Earlier this year I mentioned the national competition to find the Scottish Tree of the Year and said that it would seem obvious as we all knew it was the Scots pine. Well the competition went further than that as it wanted a specific single tree so several weeks ago the hunt was on and people were asked to vote. The competition was organised by the Woodland Trust with support from the People’s Postcode Lottery. This produced a great deal of interest from a wide range of people and organisations and the results are fascinating. This was not only for the single tree but also the runners up and the final result gave a list of six.
There is the temptation to consider what there is more locally in the Highlands that could compete and there are some strong contenders. For example the famous yew tree in the grounds of Dundonnell must be a likely contender. Fortunately the grounds are open at certain times of the year and then there is the chance of seeing the tree close to. It is the centre piece of the private garden and is very beautiful and ancient. It looks as though it has been coppiced many years ago and the result is a ring of almost awesome interlaced stems. Its huge trunk, one of the largest recorded for a yew in Scotland measures 7 metres in girth at ground level. It is reputed to be up to 2,000 years old. What many people do not realise is that its size is remarkable considering just how far north it is growing near Ullapool.
Another obvious contender must be the already famous conifer near Beauly. Famous because it is reputed to be the tallest tree in Britain and may well be the tallest in Europe. It is a Douglas fir growing in an often overlooked glen near Beauly a few miles west of Inverness. The tree has its own name, “Dughall Mor” which is, aptly, the Gaelic for “Big Douglas”. It stands an impressive 218 feet and, interestingly, there are three or four other trees nearby that are almost as tall and all these trees are still growing! The photograph gives an idea of just how impressive these trees in Reelig Glen are. The Glen is open to the public and the tall trees are included in the trail organised by the Forestry Commission.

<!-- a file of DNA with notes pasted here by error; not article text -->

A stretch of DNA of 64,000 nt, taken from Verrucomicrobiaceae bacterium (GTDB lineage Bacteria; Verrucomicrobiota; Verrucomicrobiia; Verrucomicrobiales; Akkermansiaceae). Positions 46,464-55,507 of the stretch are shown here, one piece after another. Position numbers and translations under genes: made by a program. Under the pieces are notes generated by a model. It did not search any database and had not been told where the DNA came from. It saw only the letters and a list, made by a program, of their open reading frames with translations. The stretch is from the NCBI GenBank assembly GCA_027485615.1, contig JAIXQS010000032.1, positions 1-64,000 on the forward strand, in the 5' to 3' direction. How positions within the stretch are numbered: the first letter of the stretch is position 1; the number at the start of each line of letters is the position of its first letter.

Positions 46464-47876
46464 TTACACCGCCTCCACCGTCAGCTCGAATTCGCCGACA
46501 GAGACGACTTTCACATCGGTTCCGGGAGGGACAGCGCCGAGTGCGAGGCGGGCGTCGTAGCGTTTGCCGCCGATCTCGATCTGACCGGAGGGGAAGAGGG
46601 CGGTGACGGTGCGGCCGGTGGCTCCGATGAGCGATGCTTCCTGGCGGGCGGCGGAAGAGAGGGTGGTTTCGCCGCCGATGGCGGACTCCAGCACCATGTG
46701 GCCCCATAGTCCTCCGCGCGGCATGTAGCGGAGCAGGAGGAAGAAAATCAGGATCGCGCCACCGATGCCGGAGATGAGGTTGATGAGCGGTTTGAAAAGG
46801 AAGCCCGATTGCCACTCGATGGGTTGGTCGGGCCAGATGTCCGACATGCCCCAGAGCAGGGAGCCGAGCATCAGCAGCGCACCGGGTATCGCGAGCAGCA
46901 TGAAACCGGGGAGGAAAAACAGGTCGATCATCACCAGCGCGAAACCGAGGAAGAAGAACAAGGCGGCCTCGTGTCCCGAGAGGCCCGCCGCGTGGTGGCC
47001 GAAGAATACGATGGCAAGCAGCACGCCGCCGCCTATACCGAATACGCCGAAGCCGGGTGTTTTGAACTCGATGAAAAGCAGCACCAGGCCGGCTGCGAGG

Remarkably, to my mind, neither of these trees made it to the final 6 but the last one was one that I doubt very many readers will ever have heard of. It is the “kissing beech” in the grounds of Kilravock Castle to the east of Inverness. It is rare as it is layered beech in that branches have grown right down to the ground and some of these have been rooted to create small trees in their own right although still attached to the main tree. The characteristic smooth grey bark has been used for ages as a “trysting tree” where lovers carved their initials. It first became known as the “kissing tree” after a member of an early owner’s family and a housemaid were witnessed in an embrace under the huge branches.
So even with all these options the final choice came down to the now famous Lady’s Tree, a 100 year old Scots pine at the SWT’s reserve on the Loch of Lowes reserve near Dunkeld. Here the lady, an osprey, has made it her home for nearly quarter of a century and reared no less than 50 chicks. An iconic tree for an ionic osprey and a suitable choice for Scottish Tree of the Year 2014.